Heterotypic Continuity of Inhibitory Control in Early Childhood: Evidence From Four Widely Used Measures

Isaac T. Petersen, John E. Bates, Maureen E. McQuillan, Caroline P. Hoyniak, Angela D. Staples, Kathleen M. Rudasill, Dennis L. Molfese, Victoria J. Molfese

Research output: Contribution to journalArticlepeer-review

5 Scopus citations


Inhibitory control has been widely studied in association with social and academic adjustment. However, prior studies have generally overlooked the potential heterotypic continuity of inhibitory control and how this could affect assessment and understanding of its development. In the present study, we systematically considered heterotypic continuity in four well-established measures of inhibitory control, testing two competing hypotheses: (a) the manifestation of inhibitory control coheres within and across time in consistent, relatively simple ways, consistent with homotypic continuity. Alternatively, (b) with developmental growth, inhibitory control manifests in more complex ways with changes across development, consistent with heterotypic continuity. We also explored differences in inhibitory control as a function of the child’s sex, language ability, and the family’s socioeconomic status. Children (N = 513) were studied longitudinally at 30, 36, and 42 months of age. Changes in the patterns of associations within and among inhibitory control measures across ages suggest that the measures’ meanings change with age, the construct manifests differently across development, and, therefore, that the construct shows heterotypic continuity. We argue that the heterotypic continuity of inhibitory control motivates the use of different combinations of inhibitory control indexes at different points in development in future research to improve validity.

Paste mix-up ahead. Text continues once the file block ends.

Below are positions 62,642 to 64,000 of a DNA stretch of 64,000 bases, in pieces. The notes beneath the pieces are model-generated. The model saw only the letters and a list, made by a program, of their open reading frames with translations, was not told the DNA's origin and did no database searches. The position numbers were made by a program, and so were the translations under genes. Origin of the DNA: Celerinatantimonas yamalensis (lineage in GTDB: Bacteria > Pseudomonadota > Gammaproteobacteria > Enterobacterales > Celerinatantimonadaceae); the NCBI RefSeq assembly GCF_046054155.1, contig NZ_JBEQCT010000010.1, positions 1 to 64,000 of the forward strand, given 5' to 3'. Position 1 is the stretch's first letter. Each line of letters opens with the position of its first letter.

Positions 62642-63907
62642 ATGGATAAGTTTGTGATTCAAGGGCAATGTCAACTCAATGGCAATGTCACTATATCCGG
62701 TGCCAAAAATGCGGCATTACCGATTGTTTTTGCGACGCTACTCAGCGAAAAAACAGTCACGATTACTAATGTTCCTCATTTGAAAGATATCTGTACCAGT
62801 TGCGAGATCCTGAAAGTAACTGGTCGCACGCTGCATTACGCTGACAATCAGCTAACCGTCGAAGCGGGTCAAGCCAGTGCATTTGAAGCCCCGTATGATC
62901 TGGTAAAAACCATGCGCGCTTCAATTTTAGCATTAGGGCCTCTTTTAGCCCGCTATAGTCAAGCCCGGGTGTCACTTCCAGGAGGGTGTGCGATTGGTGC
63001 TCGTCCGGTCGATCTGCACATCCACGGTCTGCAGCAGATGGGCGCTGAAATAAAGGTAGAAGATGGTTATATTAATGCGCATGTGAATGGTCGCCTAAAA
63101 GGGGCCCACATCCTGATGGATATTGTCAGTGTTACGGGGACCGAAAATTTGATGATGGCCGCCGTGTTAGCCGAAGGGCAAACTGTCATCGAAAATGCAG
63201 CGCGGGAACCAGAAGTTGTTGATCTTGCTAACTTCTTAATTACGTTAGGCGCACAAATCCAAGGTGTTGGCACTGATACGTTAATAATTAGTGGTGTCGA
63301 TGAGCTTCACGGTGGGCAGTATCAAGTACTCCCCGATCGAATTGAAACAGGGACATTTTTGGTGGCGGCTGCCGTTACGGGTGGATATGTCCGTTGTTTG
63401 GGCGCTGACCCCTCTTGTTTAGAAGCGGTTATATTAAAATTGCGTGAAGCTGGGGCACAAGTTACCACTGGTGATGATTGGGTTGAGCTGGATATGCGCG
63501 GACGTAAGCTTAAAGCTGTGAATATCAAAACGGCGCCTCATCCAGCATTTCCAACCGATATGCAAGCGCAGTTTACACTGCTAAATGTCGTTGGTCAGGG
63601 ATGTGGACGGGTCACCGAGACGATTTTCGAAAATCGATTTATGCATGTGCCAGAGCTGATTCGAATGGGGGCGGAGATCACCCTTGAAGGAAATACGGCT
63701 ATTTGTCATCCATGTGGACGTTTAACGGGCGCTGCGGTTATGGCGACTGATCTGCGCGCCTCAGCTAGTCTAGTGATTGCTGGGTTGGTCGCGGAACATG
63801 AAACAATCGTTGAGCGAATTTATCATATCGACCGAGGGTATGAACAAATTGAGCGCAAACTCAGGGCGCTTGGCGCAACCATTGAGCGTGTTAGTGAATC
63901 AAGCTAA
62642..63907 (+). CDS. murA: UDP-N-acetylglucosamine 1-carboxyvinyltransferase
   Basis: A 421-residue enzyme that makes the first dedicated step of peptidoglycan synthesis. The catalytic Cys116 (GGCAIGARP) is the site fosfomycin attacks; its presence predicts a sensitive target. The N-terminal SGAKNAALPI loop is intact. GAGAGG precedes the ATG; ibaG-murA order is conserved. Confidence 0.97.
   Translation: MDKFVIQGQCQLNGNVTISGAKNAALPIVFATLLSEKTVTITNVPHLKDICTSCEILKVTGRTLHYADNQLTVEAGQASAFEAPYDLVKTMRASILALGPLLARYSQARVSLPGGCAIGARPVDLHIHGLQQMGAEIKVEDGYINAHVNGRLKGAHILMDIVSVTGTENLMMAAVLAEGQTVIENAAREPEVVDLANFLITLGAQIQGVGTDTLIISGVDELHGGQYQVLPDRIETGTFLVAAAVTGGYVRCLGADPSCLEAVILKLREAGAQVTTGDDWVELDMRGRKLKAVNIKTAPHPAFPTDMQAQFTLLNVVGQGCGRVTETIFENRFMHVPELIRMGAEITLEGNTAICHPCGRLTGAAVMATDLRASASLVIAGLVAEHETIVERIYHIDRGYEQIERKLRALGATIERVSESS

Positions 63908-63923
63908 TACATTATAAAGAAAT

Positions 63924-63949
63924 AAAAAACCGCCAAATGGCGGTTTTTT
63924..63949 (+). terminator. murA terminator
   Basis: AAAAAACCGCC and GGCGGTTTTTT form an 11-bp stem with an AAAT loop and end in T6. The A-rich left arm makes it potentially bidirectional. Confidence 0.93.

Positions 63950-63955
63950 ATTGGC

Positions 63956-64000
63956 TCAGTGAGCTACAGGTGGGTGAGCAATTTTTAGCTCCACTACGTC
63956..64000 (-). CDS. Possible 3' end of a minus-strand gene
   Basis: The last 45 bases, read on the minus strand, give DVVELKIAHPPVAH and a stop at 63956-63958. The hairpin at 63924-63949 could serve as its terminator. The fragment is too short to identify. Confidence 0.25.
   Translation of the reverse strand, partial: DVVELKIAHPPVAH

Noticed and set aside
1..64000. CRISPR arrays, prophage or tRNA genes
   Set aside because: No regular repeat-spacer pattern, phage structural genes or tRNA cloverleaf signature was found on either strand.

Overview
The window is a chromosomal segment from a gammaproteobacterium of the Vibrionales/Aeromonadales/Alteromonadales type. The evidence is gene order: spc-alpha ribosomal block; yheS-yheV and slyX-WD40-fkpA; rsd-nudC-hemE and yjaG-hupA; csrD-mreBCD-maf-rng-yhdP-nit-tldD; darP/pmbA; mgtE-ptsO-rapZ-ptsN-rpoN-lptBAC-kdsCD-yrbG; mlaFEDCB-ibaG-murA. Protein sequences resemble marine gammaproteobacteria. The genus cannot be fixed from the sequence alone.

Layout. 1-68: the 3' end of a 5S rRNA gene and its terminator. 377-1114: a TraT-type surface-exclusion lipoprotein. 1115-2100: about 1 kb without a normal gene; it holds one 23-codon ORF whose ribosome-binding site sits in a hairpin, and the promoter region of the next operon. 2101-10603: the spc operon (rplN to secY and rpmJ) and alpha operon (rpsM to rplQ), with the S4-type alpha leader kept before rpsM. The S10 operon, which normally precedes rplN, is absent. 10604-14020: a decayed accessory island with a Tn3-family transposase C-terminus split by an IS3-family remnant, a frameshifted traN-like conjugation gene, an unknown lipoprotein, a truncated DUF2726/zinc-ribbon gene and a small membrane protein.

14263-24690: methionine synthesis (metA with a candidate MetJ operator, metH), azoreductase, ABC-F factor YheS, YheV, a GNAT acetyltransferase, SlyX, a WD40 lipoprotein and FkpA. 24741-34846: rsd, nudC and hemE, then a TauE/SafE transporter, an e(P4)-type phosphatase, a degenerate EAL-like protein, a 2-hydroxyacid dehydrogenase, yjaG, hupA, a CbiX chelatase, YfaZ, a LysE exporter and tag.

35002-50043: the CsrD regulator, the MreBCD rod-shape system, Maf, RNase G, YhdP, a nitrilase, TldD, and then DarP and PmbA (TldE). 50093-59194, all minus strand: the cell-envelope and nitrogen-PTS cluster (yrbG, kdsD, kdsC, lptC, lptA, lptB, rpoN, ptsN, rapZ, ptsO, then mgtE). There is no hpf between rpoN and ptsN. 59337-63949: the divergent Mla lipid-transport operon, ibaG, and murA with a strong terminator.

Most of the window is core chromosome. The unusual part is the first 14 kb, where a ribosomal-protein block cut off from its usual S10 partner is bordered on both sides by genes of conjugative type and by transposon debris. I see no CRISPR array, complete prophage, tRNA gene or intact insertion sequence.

Original languageEnglish (US)
Pages (from-to)1755-1771
Number of pages17
JournalDevelopmental psychology
Issue number11
StatePublished - 2021


  • Construct validity invariance
  • Go/no-go
  • Heterotypic continuity
  • Inhibitory control
  • Longitudinal

ASJC Scopus subject areas

  • Demography
  • Developmental and Educational Psychology
  • Life-span and Life-course Studies


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